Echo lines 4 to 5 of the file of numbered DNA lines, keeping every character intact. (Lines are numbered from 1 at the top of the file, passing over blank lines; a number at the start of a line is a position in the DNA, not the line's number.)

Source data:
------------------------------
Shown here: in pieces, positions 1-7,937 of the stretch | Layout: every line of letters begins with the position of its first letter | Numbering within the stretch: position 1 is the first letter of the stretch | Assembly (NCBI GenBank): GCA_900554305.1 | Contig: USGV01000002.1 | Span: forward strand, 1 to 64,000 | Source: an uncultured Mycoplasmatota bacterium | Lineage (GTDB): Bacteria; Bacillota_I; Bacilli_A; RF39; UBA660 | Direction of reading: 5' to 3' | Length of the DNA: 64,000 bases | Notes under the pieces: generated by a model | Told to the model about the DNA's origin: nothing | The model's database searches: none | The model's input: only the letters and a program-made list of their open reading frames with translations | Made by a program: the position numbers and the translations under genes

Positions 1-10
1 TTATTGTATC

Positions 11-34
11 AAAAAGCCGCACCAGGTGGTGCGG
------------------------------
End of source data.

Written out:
Positions 11-34
11 AAAAAGCCGCACCAGGTGGTGCGG